Vladimir Solonari. 2010. Purifying the Nation: Population Exchange and Ethnic Cleansing in Nazi-Allied Romania

By Mennie, Holly | Germano-Slavica, Annual 2009 | Go to article overview

Vladimir Solonari. 2010. Purifying the Nation: Population Exchange and Ethnic Cleansing in Nazi-Allied Romania


Mennie, Holly, Germano-Slavica


Vladimir Solonari. 2010. Purifying the Nation: Population Exchange and Ethnic Cleansing in Nazi-Allied Romania. Washington, D.C.: Woodrow Wilson Center Press; Baltimore: Johns Hopkins University Press, 2009. Hardcover, 451 pp. ISBN 0801894085. CDN$75.00.

In September 1940, Romanian King Carol II abdicated his throne and handed power over to Marshal Ion Antonescu, who pursued policies that Antonescu hoped would lead to an "ethnically pure" Romania. As Romania entered the war against Russia alongside the Nazis in 1940, the provinces of Bukovina and Bessarbia became the "proving ground" for the ethnic cleansing that Antonescu hoped to effect within all of Romania at some opportune moment following the war. Romania's part in the Holocaust largely played out here, with Romanian soldiers working alongside Nazi death squads to murder thousands of Jews and deport thousands more.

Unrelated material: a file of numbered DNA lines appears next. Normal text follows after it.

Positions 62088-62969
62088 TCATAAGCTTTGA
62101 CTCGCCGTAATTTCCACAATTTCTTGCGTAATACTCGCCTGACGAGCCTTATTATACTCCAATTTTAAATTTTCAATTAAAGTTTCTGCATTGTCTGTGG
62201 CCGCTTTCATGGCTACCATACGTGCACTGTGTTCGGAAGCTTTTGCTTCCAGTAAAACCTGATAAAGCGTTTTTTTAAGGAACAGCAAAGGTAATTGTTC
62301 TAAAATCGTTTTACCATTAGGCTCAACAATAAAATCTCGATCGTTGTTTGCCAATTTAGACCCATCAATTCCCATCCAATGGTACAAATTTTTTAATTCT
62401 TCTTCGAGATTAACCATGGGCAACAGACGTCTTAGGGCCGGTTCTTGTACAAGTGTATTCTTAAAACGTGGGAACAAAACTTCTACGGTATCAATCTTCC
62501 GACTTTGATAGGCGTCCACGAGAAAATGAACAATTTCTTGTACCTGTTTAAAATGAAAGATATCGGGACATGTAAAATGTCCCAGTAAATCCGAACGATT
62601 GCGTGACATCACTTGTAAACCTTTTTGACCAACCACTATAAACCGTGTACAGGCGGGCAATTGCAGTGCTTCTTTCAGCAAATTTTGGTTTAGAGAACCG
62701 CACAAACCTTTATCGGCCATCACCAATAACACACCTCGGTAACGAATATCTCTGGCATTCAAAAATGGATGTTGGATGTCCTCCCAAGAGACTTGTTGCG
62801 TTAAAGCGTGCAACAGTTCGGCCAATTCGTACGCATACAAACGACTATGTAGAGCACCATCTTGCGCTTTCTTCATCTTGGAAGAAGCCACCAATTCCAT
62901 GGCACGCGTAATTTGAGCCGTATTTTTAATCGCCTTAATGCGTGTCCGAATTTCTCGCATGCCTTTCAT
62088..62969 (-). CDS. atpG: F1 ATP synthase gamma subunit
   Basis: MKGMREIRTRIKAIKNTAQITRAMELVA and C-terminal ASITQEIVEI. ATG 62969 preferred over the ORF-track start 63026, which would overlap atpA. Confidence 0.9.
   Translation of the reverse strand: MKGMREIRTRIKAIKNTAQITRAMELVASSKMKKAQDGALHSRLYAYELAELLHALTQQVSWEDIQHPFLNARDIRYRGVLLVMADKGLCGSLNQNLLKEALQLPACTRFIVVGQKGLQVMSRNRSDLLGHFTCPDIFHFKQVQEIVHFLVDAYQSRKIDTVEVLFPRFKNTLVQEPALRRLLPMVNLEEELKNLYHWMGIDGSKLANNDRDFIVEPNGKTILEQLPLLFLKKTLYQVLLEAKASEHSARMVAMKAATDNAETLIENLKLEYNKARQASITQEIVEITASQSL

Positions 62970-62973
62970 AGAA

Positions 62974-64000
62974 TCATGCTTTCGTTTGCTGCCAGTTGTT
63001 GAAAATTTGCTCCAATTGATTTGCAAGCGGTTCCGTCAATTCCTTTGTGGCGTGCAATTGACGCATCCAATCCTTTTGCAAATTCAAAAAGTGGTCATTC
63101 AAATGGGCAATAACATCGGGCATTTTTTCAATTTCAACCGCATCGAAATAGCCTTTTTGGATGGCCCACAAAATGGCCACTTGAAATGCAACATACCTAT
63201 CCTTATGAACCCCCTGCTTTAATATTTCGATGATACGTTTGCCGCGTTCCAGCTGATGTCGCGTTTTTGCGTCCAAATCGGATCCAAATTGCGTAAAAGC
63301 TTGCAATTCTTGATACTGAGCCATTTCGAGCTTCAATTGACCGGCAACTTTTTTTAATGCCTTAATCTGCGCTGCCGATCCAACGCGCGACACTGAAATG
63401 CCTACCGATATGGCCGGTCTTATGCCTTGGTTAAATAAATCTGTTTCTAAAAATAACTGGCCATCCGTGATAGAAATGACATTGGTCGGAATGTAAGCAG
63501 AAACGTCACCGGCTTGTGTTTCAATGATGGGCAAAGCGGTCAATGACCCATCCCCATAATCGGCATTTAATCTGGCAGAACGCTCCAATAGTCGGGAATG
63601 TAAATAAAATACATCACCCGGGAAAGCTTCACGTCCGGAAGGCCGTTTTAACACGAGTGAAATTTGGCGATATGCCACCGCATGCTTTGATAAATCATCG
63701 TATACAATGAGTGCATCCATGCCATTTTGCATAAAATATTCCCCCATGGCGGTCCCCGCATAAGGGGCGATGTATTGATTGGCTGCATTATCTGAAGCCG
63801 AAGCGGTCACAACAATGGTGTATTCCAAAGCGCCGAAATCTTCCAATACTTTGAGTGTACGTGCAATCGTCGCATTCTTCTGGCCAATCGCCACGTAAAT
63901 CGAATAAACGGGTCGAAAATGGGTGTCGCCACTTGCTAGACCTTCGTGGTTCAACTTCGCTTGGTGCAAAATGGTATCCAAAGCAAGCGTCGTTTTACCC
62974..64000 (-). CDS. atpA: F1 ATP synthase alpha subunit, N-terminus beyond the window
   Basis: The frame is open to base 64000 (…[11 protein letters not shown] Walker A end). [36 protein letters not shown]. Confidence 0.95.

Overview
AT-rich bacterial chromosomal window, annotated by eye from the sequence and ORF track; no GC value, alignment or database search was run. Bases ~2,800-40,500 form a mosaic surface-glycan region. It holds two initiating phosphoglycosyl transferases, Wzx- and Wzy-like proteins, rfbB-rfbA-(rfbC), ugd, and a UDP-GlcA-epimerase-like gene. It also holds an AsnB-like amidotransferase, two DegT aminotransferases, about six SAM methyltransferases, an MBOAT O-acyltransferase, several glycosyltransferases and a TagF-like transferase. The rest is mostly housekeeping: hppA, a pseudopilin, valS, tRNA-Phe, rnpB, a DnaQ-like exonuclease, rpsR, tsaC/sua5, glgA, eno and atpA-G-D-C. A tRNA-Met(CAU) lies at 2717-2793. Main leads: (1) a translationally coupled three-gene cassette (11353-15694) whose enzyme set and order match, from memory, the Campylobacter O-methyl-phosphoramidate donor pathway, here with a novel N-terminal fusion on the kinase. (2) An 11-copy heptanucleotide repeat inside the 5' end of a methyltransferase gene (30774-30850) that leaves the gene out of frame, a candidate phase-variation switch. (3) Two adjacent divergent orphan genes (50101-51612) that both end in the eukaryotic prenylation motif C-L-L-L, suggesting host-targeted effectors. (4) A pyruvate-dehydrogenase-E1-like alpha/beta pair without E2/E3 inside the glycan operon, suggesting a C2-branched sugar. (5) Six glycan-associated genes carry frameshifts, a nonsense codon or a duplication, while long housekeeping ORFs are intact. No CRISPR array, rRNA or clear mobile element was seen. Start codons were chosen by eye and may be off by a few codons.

In Purifying the Nation, an extensive study of Romania's role in the Holocaust, historian Vladimir Solonari argues that Romania was not a Nazi puppet state pressured into conducting the mass murder and deportation of its Jews, but instead a partner that pursued such policies of its own accord. Moreover, persecution of ethnic minorities (especially Jews) was not an unpopular policy of the Antonescu regime; it was supported by the majority of the Romanian intelligentsia, who also supported the alliance with Hitler. Additionally, the general populace preferred to remain ignorant of what was happening to the Jews.

By providing a brief history of Romania and Romanian nationalism from before the First World War into the inter-war period, Solonari shows how racism and the idea of an "ethnically pure" Romania existed before the Nazis rose to power in Germany. Solonari provides portraits of Romanian eugenicists such as Iuliu Moldovan and his disciples. Moldovan and his students admired the Nazis, but they did not subscribe part and parcel to Nazi racial ideology because Romanians believed they were descended from Roman legionaries and Dacian women and were thus a "mixed" race. Since "racial purity" was of chief importance in Nazi doctrine, the Romanian eugenicists modified it to serve their own agenda. Ovidiu Comsia, a Moldovan disciple and member of the nationalist Iron Guard, replaced the Nazi "race" idea with the Romanian concept of neam, or "ethnicity"; hence the Antonescu regime's desire to create a country composed entirely of"ethnically pure" Romanians. Solonari also provides a brief history of the Romanian army's pre-existing anti-Semitism and how its leaders rationalized the mass killings. …

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